1. Is Forex Trading is HALAL or NOT

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Speculating is a problem, as it is very similar to gambling. However, if you invest without speculating, that is fine (i.e. you don't just guess, you do lots of research in the direction of the company you are investing in, and not just throwing money because you have a good feeling that the company will do well).

Thus, if a person were to find a lost camel, and he tried to sell it without notifying the owner, this would be haram, or against Islamic law. But these scholars argue that dealing with currencies is not the same. They argue that a trader is not really selling something they do not have as in the case of the lost camel.

He is charged a small fee by the broker, which essentially involves paying fees for delaying the deal. Scholars who believe FX trading is halal believe that this move by forex brokers breaks down the haram argument surrounding this specific issue. Third of all, Islamic law forbids usury and taking advantage of another person in economic dealings. Many scholars are concerned that spot FX trading in a forex account can be labeled as such due to the fact it is a zero-sum game.

This means that when a trader closes out for a winning trade, the only way he has profit is by another trader having a loss. In Islamic law this is seen as immoral and not to be done; therefore, many scholars see this point as haram. However, the other side of the argument is that not every trader on the other side of your trade is losing money. For example, if you a trader is in a long position and needs to close it out by executing a short position, the trader that is short may be in a lot of profit as well, but he may just have a longer-term or shorter-term position he is managing.

Thus, it is not necessarily true that an FX trader only makes money when another trader is losing money. Thus, many scholars argue that this point is further evidence that FX trading is in fact halal. As you can see, the debate whether FX trading is halal or haram is very debatable. Very respected scholars in Islam are pitted on both sides of this argument. This guest post was contributed by Bryan Sayers. He is the editor of Forex Fraud , a site is designed to help protect investors from forex scam, commodity fraud, and other investment scams.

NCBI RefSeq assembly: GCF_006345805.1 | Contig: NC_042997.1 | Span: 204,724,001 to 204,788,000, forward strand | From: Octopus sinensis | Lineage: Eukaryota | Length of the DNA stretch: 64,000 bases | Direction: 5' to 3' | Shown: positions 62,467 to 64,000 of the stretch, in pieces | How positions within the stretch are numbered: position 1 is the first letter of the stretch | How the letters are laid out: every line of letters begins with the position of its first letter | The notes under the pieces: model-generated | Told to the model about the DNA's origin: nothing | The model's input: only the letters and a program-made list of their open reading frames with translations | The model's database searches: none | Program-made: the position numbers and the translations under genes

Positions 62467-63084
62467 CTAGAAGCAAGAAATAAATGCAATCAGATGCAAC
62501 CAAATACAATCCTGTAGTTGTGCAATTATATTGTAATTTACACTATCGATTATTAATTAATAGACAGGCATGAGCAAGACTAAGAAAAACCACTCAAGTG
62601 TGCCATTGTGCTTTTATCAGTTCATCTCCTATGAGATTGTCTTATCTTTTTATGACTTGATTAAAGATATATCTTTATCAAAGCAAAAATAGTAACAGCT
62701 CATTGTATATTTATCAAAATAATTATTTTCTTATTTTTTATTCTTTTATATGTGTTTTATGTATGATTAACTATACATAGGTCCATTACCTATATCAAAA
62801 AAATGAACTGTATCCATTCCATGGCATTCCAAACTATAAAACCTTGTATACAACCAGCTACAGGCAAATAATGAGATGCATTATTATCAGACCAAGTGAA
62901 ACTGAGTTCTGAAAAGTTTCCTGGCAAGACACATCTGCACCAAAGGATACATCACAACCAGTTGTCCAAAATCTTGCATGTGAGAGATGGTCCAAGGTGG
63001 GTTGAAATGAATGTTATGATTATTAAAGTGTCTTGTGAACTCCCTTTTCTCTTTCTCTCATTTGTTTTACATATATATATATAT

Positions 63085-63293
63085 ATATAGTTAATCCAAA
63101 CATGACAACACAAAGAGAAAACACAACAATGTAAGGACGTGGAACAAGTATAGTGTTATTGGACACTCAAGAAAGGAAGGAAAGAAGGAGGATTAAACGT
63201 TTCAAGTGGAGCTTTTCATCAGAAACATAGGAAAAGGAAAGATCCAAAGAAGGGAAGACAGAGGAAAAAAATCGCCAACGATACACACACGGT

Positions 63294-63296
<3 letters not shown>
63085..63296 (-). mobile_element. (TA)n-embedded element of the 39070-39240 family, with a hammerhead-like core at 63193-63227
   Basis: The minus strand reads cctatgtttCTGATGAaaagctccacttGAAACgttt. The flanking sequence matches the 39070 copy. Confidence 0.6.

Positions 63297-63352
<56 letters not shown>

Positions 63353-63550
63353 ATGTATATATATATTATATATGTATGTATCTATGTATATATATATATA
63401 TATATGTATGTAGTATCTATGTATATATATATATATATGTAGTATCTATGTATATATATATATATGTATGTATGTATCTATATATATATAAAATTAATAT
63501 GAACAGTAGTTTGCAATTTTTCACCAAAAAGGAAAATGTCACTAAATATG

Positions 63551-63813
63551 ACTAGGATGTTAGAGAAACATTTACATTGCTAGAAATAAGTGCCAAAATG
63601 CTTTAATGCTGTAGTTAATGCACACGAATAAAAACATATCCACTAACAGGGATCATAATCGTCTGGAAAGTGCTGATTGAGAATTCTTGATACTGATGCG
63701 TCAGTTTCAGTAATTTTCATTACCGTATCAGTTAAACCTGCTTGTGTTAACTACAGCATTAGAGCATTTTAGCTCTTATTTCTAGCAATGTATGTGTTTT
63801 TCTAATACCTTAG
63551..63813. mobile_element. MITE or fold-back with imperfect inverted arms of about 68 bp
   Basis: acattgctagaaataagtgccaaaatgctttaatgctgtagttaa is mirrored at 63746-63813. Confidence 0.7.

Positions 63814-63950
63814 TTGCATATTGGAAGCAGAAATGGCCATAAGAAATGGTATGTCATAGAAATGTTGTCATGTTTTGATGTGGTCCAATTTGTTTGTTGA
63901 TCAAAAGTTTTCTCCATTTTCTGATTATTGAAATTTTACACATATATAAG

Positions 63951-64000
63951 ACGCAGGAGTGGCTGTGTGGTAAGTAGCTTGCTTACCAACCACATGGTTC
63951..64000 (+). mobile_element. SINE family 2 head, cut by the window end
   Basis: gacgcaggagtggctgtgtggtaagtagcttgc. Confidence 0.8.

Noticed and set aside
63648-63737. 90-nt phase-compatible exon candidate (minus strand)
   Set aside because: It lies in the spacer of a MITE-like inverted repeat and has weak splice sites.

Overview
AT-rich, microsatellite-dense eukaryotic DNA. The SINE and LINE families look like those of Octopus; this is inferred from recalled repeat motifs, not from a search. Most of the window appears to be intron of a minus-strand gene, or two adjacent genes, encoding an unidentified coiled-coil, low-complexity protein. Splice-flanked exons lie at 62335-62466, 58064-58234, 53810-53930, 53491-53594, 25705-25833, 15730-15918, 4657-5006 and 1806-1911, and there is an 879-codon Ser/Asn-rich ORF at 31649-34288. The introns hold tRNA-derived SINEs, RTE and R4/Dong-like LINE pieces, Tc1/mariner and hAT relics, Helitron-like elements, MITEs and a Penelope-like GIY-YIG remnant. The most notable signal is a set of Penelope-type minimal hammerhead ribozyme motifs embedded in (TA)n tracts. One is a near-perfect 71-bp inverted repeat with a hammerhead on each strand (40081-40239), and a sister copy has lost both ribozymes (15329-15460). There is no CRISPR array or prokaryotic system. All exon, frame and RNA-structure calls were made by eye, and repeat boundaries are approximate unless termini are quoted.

The views expressed in this post are the author's own and not those of Sharing Risk. The way it works is that, for example, you buy gold or euro at a price from the current market and later sell it for a higher price if the price goes up. Now, you predict the market and think that euro may rise against dollar or vice versa, which may or may not happen.

Detailed answers with authentic references are appreciated. The comments to this question convinced me that it was Halal, until I read the following on eToro. Both FX and commodities are traded in the spot market for 24 hours. With an Islamic account we make sure that there is no Riba in any form throughout the duration of the contract. In the FX market, if you don't close the trade before 5: However with an eToro Islamic account, all your positions will be closed at 5: If the client chooses to reopen a trade immediately, the client will not pay any usurious interest.

There's no doubt that currency trading is one of the most difficult dilemmas in Islamic jurisprudence Faqih. On the one hand, it requires the simultaneous exchange of currencies, which makes it a kind of hand to hand exchange. On the other hand, contemporary scholars consider the record of money transferred to or from a bank account as delivery. To resolve the issue, several decisions and fatwas have been issued. According to these decrees, the conditions for trading currency are:.

The currencies needs to be transferred from the account of the seller to that of the buyer and vice versa. No interest on trades. In the case that there is any usurious interest, the contract will be invalid, void and Haram.

As you know already interest is haraam, I probably don't need to provide any hadith or quranic verse to prove that. If I do need to prove this first, please let me know as it won't take long. Based on your research, I can clearly see that you think the stock market is very difficult for muslims, and you're right, it is!

The company must not have a product which is forbidden in islam, alcohol, interest based loans etc etc. The company must not be using money from shareholders and sticking that money into an interest based account and earning interest on it.

However, you can still find companies through which you can still get into the stock market in a halaal manner. For example, they have scholars who monitor the funds and make sure they are halaal. As soon as they are found to be haraam, a particular stock from a fund is removed. Plus anything related to interest is automatically removed from the funds and given to charity. For more info, check out this link: I don't know how many of these types of companies there are around the world, this is the only one I have found with a little research.

Assuming the definition of riba is not derived from ra-ba-wa to grow as hinted by Allah SWT at The abuse of ra-ya-ba to the point of harming others is what i define as riba.